by Stephen Kinzer
Every member of Congress understood that history was about to be made. President McKinley had decided that the United States should push its power into the Pacific Ocean and that, as a first step, it must seize the Hawaiian Islands. Some Americans found the idea intoxicating. Others despaired for the future of their country. One of them was the Speaker of the House, Thomas Reed, a figure so powerful that he was known as Czar.
Reed, a blunt-spoken Maine lawyer who had sought the Republican presidential nomination just two years before—and lost in part because of his anti-imperialist views—was repelled by the swaggering nationalism that had taken hold of Congress. Annexing Hawaii seemed to him not simply unwise but absurd. He told a friend that the United States might as well “annex the moon.” So deep was Reed’s anger, or depression, that he could not bring himself to preside over a vote that might lead to annexation. On the morning of June 15, he sent word that he would not appear.
Empire was the traditional way for rising states to expand their power, and in 1898 the American military had the means to make its imperial bid. Yet the United States had been founded through rebellion against a distant sovereign. It was pledged above all to the ideal of self-government. For a country that was once a colony to begin taking colonies of its own would be something new in modern history.
The most potent arguments against imperial expansion were drawn from American scripture. According to the Declaration of Independence, liberty is an inalienable right. The Constitution’s opening phrase is “We the People.” George Washington sounded much like an anti-imperialist when he asked, “Why quit our own to stand upon foreign ground?” So did Thomas Jefferson when he insisted, “If there be one principle more deeply written than any other in the mind of every American, it is that we should have nothing to do with conquest.” Abraham Lincoln proclaimed at Gettysburg that governments should be “of the people, by the people, for the people.” Later he declared, “No man is good enough to govern another man without the other’s consent.”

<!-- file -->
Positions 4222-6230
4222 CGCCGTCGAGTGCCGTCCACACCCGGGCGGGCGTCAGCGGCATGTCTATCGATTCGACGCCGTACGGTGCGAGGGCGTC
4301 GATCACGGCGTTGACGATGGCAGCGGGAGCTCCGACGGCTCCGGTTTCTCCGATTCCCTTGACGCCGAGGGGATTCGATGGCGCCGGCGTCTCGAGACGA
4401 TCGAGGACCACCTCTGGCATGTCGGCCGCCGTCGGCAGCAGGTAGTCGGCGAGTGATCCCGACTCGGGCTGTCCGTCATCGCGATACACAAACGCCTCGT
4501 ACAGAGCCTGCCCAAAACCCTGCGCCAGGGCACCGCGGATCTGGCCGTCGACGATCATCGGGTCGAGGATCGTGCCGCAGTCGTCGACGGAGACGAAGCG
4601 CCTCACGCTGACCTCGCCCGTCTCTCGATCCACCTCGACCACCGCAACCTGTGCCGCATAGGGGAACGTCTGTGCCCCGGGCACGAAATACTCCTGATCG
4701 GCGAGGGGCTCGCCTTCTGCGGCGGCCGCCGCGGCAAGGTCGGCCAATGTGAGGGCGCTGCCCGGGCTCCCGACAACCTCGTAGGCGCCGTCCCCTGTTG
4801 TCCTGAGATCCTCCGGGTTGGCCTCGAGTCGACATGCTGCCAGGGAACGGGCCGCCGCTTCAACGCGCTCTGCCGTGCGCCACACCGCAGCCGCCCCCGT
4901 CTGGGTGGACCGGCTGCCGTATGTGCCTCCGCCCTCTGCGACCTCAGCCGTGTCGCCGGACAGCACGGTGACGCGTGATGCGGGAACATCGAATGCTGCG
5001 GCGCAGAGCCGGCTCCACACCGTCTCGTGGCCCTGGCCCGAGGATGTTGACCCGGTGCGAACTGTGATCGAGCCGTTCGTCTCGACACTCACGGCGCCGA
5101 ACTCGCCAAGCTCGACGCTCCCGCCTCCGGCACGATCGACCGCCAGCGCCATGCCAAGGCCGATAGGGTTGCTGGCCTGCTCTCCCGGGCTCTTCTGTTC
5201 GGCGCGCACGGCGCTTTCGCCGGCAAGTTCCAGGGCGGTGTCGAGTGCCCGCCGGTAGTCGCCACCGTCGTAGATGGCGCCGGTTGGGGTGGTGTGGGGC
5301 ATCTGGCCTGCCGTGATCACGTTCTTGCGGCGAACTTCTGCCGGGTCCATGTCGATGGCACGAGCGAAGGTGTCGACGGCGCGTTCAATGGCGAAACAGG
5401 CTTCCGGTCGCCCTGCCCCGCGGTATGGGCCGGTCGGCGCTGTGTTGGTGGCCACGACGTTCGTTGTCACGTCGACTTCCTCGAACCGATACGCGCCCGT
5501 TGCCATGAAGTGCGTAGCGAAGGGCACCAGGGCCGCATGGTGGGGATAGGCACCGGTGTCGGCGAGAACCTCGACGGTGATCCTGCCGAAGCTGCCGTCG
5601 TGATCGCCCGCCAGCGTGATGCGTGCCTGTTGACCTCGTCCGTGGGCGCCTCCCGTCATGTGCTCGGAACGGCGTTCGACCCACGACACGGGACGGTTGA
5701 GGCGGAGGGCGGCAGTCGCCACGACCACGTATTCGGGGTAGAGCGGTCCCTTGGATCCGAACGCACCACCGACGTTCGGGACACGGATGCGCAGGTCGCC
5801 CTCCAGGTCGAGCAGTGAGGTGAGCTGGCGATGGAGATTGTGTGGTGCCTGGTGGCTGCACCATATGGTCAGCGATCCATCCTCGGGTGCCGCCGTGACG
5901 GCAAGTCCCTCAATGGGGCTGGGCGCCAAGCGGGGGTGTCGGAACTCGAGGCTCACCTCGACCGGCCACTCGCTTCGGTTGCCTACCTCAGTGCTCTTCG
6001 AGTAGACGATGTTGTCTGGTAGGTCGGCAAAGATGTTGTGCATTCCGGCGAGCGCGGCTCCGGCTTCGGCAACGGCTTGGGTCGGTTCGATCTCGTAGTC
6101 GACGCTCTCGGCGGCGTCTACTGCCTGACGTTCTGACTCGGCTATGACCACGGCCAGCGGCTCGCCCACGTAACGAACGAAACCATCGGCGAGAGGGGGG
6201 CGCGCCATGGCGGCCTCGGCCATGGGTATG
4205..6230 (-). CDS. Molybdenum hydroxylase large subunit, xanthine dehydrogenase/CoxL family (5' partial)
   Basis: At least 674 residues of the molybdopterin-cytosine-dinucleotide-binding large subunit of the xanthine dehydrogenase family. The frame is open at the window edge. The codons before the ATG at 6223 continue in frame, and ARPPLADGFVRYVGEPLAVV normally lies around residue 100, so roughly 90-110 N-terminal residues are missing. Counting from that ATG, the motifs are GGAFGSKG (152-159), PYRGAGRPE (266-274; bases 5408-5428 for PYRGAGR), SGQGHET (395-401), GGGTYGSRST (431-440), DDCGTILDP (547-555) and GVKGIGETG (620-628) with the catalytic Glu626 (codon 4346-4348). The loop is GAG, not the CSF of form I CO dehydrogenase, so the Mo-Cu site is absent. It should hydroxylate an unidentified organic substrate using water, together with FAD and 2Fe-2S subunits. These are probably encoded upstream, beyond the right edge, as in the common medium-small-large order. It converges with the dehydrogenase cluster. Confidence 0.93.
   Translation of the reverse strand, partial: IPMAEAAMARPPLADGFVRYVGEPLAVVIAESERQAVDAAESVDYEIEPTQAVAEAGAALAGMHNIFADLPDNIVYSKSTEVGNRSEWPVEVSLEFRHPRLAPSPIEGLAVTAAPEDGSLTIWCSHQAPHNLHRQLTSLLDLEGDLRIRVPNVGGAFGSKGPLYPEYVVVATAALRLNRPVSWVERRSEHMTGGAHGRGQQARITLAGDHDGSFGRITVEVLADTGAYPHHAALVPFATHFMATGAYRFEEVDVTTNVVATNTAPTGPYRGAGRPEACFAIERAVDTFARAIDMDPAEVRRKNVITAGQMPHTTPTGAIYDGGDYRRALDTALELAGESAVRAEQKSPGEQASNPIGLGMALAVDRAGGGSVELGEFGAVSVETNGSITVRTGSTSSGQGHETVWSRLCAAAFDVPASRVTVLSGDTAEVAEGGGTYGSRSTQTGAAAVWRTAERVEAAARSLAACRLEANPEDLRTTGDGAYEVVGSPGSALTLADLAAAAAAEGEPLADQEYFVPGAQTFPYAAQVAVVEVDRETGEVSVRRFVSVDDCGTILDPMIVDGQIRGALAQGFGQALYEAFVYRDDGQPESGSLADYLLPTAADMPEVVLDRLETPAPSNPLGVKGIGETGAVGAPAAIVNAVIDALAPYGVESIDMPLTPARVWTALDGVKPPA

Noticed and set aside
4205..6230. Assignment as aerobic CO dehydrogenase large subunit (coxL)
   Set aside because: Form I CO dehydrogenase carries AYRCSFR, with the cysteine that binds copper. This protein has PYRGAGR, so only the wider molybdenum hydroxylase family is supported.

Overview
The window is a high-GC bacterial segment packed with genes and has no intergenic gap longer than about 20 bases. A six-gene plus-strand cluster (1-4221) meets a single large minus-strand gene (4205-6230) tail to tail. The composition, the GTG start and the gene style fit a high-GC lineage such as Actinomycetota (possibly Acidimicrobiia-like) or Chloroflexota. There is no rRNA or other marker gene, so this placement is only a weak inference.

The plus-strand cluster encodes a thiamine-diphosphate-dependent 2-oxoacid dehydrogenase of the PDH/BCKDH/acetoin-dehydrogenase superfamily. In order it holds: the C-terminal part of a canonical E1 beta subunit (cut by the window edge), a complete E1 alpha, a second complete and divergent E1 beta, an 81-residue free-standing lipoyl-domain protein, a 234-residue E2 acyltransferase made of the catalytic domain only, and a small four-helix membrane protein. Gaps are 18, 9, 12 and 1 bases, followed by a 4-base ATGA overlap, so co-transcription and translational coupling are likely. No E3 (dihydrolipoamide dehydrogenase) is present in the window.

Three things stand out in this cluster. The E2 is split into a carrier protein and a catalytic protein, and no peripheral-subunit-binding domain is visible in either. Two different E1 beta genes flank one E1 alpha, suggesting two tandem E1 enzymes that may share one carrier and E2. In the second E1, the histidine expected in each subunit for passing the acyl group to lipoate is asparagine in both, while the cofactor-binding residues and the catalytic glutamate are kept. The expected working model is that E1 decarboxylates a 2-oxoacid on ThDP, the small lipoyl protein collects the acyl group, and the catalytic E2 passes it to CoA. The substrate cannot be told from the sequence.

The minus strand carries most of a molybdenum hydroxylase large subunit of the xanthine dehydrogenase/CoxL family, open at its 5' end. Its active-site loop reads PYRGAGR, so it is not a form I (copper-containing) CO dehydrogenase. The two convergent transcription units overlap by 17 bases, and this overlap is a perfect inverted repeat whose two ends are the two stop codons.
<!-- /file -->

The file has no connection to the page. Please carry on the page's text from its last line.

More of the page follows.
To all of this, the imperialists had a simple answer: times have changed. Past generations, they argued, could not have foreseen the race for colonies that consumed the world at the end of the nineteenth century. Nor could they have known how important it would be for the United States to control foreign markets in order to ensure stability at home. In 1863, Lincoln himself had admitted that “dogmas of the quiet past are inadequate to the stormy present.” The same principle, expansionists argued, applied in 1898.
One of Speaker Reed’s deputies gaveled the House of Representatives to order at midday on June 15. The debate began with due gravity.
“Since that fateful shot was fired at Sumter,” Representative Champ Clark of Missouri said as it began, “a greater question has not been debated in the American Congress.”